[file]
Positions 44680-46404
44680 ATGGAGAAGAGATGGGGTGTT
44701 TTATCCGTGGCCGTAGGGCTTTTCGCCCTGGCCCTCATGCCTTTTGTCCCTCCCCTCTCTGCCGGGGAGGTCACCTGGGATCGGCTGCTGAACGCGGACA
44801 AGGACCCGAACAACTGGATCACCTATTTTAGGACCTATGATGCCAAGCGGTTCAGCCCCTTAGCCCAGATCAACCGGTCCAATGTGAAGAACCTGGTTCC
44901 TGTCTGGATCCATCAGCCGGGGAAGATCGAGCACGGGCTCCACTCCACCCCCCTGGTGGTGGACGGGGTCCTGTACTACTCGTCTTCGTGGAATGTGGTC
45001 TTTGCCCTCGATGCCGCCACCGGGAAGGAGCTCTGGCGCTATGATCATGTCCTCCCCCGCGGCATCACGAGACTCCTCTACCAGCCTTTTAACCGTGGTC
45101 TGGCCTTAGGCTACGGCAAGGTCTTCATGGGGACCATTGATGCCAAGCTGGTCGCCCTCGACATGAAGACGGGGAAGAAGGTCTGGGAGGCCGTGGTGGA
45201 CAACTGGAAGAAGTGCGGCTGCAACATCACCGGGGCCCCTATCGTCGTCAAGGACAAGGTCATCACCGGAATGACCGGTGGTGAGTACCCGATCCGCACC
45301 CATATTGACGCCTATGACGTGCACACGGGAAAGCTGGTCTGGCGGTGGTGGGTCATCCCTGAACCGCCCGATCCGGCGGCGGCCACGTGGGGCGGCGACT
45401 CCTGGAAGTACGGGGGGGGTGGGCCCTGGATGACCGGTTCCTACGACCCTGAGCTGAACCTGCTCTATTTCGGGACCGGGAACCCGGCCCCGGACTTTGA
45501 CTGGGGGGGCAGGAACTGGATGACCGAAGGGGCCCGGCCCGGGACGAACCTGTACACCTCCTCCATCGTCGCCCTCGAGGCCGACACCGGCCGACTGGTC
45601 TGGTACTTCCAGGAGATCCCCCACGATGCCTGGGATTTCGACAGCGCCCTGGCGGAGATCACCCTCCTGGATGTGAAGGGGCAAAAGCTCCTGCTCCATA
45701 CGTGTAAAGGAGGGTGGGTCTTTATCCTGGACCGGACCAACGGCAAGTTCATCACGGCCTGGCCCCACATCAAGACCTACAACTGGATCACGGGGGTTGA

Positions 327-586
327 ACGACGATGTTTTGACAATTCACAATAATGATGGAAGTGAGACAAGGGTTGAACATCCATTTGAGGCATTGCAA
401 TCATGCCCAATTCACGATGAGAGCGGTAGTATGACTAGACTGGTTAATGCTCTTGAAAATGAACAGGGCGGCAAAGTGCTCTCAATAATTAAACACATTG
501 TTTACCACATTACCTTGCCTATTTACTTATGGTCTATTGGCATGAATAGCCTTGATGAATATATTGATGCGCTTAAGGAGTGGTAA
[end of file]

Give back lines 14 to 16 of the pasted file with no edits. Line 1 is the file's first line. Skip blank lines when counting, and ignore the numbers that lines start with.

Positions 327-586
327 ACGACGATGTTTTGACAATTCACAATAATGATGGAAGTGAGACAAGGGTTGAACATCCATTTGAGGCATTGCAA
401 TCATGCCCAATTCACGATGAGAGCGGTAGTATGACTAGACTGGTTAATGCTCTTGAAAATGAACAGGGCGGCAAAGTGCTCTCAATAATTAAACACATTG